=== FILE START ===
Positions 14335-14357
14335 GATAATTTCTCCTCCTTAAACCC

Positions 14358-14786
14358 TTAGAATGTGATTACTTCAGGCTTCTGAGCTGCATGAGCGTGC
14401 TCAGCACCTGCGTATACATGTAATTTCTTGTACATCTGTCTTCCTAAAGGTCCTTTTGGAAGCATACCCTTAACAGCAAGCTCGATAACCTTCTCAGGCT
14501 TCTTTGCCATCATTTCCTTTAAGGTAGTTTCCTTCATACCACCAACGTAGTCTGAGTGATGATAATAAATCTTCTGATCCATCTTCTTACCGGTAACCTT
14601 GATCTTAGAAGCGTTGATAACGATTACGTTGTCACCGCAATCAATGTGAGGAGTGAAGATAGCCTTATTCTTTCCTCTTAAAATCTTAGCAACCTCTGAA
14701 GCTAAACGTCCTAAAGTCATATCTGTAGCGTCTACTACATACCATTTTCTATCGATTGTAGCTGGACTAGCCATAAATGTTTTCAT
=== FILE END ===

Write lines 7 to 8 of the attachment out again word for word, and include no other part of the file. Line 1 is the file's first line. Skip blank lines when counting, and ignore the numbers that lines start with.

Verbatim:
14601 GATCTTAGAAGCGTTGATAACGATTACGTTGTCACCGCAATCAATGTGAGGAGTGAAGATAGCCTTATTCTTTCCTCTTAAAATCTTAGCAACCTCTGAA
14701 GCTAAACGTCCTAAAGTCATATCTGTAGCGTCTACTACATACCATTTTCTATCGATTGTAGCTGGACTAGCCATAAATGTTTTCAT